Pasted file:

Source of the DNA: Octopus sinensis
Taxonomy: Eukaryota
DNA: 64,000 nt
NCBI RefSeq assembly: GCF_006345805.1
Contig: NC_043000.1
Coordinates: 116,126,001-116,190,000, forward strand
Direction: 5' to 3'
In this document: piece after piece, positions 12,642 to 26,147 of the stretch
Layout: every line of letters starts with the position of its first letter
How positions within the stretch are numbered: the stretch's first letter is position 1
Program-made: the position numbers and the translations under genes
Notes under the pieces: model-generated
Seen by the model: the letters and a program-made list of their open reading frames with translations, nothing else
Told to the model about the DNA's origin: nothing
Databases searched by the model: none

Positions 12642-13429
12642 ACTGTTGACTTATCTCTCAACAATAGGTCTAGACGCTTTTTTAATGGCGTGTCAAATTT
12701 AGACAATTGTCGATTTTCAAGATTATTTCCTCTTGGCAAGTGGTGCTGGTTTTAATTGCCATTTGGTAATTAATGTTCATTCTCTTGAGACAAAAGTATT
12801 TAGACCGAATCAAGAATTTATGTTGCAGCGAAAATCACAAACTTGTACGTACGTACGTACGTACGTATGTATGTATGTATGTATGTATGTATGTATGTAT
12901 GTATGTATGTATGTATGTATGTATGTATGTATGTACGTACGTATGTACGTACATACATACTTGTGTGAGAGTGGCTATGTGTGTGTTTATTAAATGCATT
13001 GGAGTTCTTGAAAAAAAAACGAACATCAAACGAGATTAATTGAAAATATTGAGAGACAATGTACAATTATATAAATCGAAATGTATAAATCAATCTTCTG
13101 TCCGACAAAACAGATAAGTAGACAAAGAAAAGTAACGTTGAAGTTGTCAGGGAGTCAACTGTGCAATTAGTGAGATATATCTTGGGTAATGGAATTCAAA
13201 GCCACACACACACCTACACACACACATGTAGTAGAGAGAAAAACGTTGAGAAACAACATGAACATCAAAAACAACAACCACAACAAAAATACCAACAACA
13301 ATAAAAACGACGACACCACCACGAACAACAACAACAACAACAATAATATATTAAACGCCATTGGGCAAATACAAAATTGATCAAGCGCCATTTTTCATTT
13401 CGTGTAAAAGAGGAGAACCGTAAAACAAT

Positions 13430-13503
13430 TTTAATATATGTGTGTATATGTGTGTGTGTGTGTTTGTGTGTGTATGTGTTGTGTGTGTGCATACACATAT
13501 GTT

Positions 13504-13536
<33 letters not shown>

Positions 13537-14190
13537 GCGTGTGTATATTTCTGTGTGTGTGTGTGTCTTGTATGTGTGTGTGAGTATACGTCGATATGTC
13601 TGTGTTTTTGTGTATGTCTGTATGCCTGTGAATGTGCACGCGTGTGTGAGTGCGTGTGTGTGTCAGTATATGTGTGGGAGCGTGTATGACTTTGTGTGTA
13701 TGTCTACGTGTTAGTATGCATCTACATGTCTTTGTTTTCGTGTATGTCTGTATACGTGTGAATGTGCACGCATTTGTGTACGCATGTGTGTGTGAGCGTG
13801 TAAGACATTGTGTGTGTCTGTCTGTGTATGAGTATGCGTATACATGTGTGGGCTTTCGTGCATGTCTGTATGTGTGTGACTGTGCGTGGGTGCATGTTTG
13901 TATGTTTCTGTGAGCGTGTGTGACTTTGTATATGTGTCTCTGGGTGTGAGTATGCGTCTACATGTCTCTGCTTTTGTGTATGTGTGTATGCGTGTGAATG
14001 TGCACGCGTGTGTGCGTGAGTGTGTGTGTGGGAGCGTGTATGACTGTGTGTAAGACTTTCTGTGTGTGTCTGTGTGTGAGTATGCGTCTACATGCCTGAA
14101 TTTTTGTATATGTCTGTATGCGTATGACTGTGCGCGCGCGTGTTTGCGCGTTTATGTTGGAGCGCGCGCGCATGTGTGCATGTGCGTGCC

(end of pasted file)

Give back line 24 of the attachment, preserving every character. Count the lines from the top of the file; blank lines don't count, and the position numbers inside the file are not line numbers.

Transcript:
13301 ATAAAAACGACGACACCACCACGAACAACAACAACAACAACAATAATATATTAAACGCCATTGGGCAAATACAAAATTGATCAAGCGCCATTTTTCATTT